After the above test a friend install a permanent digital fuel pressure gauge and new filters.  Reciently about three miles after taking on fuel he lost rpm's. If he would let up on the throttle the fuel pressure would rise. Try the accelerator again and it would slow down & loss fuel pressure. This happened with several tries. He was only a few miles from home so he nursed it along.  The fuel came from a low volume fuel supplier. We wonder if it was just after a fuel delivery to a low tank that stirred up the junk on the bottom of the tank. Bottom line plugged fuel filters. These new filters had 400 miles since new and 2 topping off with fuel of about 60 gals. each. He is installing a Racor fuel filter as I write this. One you can visually see if you have fuel filter problems. This is a alternative to guessin g you have fuel filter problems with the stock type.

You can use a very large screwdriver to hold down the top of each injector to see if that cylinder is firing or not. This is so the injector rocker arm will not operate that injector [ push down that injector ]. There will be no doubt if you have a misfiring injector. I have seen some use a heel bar for this. If you have Jake's be careful and do not lever under the Jake to hold down the injector and ruin the thin sheet metal piece under the Jake.
Gives you some more places to look. 
« Last Edit: August 29, 2008, 11:51:35 PM by CraigC » Logged

Craig C
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« Reply #6 on: August 31, 2008, 12:30:30 PM »

Okay, I removed the fuel return line to the tank at the bulkhead fitting.  Started the engine, ran it for a few seconds, brought the idle about 1200 rpm.  When the engine started to miss, the fuel would stop flowing!  It would return to a trickle, foaming and spitting, then run clear again.  The engine would smooth out when the fuel ran clear.  When I ran the engine near 2000 rpm, the engine would stumble hard, and again the fuel return would start to trickle out.  The engine nearly stalled.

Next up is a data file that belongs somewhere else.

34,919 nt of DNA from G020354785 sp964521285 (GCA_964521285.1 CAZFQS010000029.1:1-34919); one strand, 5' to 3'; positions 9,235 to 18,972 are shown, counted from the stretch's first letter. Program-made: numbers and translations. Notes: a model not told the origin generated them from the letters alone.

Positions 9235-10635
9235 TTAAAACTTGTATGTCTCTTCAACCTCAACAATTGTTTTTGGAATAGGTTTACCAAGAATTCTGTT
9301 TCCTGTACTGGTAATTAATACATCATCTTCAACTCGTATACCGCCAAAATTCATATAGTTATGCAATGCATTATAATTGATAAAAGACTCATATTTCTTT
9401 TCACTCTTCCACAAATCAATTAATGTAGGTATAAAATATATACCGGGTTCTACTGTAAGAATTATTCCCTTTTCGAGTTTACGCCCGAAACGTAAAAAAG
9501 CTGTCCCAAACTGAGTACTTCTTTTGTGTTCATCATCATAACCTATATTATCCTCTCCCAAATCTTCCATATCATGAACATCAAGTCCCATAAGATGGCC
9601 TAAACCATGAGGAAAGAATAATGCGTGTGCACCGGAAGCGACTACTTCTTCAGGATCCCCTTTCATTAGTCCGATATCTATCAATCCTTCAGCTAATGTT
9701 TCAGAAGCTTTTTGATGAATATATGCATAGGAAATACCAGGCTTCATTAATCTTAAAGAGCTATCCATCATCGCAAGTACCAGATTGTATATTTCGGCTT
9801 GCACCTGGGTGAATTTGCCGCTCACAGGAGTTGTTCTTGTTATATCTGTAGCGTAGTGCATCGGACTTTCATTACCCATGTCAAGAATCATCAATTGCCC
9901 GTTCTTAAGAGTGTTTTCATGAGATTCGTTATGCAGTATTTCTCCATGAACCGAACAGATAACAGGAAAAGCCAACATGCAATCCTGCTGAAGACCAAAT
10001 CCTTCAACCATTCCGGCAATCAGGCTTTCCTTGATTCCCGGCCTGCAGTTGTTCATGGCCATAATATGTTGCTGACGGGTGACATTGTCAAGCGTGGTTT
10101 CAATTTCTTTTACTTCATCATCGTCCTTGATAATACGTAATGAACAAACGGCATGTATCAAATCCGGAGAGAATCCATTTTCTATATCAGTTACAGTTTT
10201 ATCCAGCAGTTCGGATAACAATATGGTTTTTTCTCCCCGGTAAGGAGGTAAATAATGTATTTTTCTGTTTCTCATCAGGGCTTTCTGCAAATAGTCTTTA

Is this a fuel pump going bad?  More later, off to a picnic!

Mark
« Last Edit: August 31, 2008, 12:32:35 PM by OneLapper » Logged

OneLapper
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« Reply #7 on: August 31, 2008, 12:39:27 PM »

Onelapper: that problem is in you fuel pickup from the tank could be a air leak or the tank they have a screen on the pickup tube in the tank
« Last Edit: August 31, 2008, 01:10:59 PM by makemineatwostroke » Logged
DrivingMissLazy
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« Reply #8 on: August 31, 2008, 12:42:00 PM »

Onelapper: that problem is a leak in you fuel pickup from the tank

Or at least somewhere in between the fuel pickup and the fuel pump.

Richard
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« Reply #9 on: August 31, 2008, 04:24:01 PM »


   Could be any one of the above,but I would check the easiest things first.I've been through all this before checking for blocked P/U in the tank,maybe a leaking P/U line suckin air,cracked primary filter housing ,filter gasket not seating properly to the filter housing ,lines to the pump .Did have to change the pump however drive shaft was sheared in half (rare occurance So I'm told) still had a fuel delivery issue ,then checked the return lines ,check valves .Every time i would pull the filters they had fuel (3/4 full)but not full.finally pulled the main supply line (to the primary) and found the line was collapsed,it would deliver just enough fuel to start but not much else,check the inexspensive stuff first ,before spendin alot of uneccissary dough and goin through alot of grief for nothing

  good luck and update the post with your findings

     Van
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OneLapper
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« Reply #10 on: August 31, 2008, 06:13:47 PM »

Okay, I feel as if I'm getting closer to figuring this one out.  It must be coincidental that I installed the air throttle and this problem started.  The bus sat in my garage for 4 months while I installed the power steering and stripped the right side of the interior to remove the moldy, mildew, nasty rotting fiberboard and insulation (not to mention 40 years of crap stuffed down the heating vents, oh what treasures)!